Suppose you have fallen into such a black hole. To outsiders, you look like just one more credulous victim - but of course, to you on the inside, everyone outside seems profoundly ignorant of THE TRUTH to which you now have special access! Indeed, to you as an insider, it seems that you are the one that is now free, and the outsiders are the ones that are trapped!

I am sure that, when you look at New Age cults, etc. you recognise that this is, indeed, how they operate. Is it possible that Christianity is much the same sort of black hole, only a particularly powerful, and of course rather more longstanding, one?

1 comment:

  1. This whole post is based on a false premise: that reason leads to truth and that truth is universal.
    Let's say I find Emma Watson hot. Another man finds her to be ugly. We can't both be right, so we use Reason to filter the truth. Well, that leads us to two distinct truths because, rationally, she is a healthy female of child bearing years and we both therefore should fine her attractive, yet my friend does not. Hence, what is the truth?
    If you say "we are both right," then you are conceding that reason has limits...yet you also said that you use reason in all things and never turn it off as a filter. If your filter of reason is never turned off, then how would you rationally approach the question of the hotness of Emma Watson?
    Reason is very much like a religion: it is a lens with which to view the world, it has obvious shortcomings, it is the basis for wars (as Dostoevsky explains) it is used to control people, etc etc.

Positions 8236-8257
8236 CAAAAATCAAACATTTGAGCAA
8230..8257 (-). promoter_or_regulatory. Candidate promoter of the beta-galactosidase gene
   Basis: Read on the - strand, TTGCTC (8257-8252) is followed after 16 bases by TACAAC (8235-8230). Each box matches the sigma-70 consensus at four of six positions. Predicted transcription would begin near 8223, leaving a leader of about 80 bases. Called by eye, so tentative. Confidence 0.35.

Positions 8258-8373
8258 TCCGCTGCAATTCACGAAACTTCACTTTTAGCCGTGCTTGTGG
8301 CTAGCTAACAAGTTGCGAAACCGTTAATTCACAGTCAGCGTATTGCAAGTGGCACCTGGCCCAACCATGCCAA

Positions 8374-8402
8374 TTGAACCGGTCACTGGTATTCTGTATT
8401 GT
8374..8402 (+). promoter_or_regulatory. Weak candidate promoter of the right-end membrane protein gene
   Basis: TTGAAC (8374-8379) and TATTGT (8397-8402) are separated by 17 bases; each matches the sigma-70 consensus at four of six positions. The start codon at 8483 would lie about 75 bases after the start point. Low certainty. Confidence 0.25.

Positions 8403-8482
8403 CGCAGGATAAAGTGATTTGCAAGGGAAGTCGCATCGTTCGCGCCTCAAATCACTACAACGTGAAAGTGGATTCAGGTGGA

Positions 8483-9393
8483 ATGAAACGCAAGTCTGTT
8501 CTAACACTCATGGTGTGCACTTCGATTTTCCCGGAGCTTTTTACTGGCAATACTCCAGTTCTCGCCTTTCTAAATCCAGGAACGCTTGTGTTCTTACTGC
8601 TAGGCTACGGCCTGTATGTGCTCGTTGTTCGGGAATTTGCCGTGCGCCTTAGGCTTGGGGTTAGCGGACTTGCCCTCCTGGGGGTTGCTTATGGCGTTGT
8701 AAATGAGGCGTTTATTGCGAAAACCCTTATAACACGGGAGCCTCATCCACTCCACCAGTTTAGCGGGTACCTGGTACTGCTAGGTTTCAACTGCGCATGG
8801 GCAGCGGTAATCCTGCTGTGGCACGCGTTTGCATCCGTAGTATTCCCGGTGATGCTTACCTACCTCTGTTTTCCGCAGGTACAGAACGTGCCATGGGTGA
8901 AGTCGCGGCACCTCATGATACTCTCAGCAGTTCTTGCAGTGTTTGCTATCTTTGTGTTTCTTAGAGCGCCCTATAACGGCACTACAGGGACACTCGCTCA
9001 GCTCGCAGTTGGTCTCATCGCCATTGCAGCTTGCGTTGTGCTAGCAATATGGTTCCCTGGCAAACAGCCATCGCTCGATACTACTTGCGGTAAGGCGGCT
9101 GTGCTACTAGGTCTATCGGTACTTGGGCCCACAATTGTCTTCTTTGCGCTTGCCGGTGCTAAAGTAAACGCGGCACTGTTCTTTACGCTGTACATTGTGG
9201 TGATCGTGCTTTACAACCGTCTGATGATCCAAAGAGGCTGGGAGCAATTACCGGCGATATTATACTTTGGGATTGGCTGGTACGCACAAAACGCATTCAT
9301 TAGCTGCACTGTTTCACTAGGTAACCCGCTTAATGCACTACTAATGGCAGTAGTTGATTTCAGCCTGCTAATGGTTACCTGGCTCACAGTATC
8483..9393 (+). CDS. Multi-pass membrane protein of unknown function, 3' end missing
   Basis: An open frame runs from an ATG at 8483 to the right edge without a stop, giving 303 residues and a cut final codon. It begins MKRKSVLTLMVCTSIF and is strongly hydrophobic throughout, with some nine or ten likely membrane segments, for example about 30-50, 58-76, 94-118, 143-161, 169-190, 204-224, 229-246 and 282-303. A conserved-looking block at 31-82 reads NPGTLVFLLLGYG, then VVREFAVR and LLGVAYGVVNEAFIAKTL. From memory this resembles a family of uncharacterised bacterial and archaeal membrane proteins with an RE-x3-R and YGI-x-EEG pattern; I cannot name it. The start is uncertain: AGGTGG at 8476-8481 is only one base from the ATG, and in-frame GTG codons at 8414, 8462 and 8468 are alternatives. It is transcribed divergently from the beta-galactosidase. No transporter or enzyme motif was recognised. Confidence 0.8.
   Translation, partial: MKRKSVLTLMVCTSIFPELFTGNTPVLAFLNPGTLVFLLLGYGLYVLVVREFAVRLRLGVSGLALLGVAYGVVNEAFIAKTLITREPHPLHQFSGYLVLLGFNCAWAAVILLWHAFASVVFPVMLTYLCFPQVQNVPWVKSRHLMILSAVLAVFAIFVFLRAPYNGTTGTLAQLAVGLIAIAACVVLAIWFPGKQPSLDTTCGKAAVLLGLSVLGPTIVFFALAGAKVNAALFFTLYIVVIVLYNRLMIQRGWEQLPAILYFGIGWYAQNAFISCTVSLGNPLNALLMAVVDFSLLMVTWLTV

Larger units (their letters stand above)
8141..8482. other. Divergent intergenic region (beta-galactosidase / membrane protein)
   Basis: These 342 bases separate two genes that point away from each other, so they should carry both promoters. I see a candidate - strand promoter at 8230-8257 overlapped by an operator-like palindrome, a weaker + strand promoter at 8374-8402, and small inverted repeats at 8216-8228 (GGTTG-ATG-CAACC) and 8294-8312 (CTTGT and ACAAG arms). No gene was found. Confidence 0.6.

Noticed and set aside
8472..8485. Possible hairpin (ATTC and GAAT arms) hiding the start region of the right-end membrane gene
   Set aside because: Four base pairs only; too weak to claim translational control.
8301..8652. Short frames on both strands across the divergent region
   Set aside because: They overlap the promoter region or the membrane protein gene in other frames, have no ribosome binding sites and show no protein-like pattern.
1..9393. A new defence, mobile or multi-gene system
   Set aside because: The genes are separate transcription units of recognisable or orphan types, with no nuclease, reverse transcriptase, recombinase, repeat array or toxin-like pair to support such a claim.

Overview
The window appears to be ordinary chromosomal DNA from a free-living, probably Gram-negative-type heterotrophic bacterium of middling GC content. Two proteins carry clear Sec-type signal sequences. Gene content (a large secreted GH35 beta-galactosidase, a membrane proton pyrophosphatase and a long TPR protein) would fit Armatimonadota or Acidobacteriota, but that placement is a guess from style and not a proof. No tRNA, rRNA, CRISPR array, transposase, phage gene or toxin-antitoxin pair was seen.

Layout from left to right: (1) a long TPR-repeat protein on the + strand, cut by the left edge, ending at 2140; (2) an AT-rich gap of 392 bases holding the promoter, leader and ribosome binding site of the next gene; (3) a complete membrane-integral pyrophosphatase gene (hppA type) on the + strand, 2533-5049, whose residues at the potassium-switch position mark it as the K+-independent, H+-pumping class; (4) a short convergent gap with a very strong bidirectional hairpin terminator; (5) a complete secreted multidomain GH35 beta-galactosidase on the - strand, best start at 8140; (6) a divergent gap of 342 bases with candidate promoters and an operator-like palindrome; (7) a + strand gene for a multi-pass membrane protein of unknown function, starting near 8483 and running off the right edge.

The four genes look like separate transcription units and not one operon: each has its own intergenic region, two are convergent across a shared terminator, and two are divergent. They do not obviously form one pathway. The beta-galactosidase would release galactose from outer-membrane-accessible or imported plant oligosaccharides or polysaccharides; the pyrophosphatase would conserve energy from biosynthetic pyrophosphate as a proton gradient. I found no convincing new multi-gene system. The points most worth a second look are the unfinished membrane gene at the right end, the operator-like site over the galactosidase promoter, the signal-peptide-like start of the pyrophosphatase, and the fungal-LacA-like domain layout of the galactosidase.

Now, do we apply reason to everything in our lives? No. Rationally, I should have some mackerel(excellent source of B12) some carrots (antioxidants) and wheat germ (fiber) for dinner. But all those things make me vomit and hence I do the irrational thing and have an absolutely fatty, nutritionally insufficient New York style pizza. I just turned off reason...and my life was better for it.
    Every single human being on Earth selectively turns off reason. To do otherwise would be to become a robot. Just as I turn off my reason to say Emma Watson is hot and I'd rather have pizza for dinner then mackerel, I could turn off my reason to say God indeed does exist. No evidence for God, but then again I have no evidence for the deliciousness of New York style pizza or the hotness of Emma Watson. Should I abandon those beliefs as well?
    Reason is a religion that is less honest about its nature than other faiths. Christians (intelligent ones at least) understand that they have faith and no basis to believe what they do save faith. They actually examine that. Rationalist say they use reason at all times, yet they clearly don't (they laugh at comedies, they find some people hot and others ugly, they prefer one kind of food over another etc) while still insisting they are rational.
    It is absolutely arbitrary to suspend reason enough to enjoy seeing leaked pictures of Emma Watson on a beach in Ibiza wearing a thong or enjoy pizza over mackerel, while at the same time taking issue with people suspending reason to believe in God.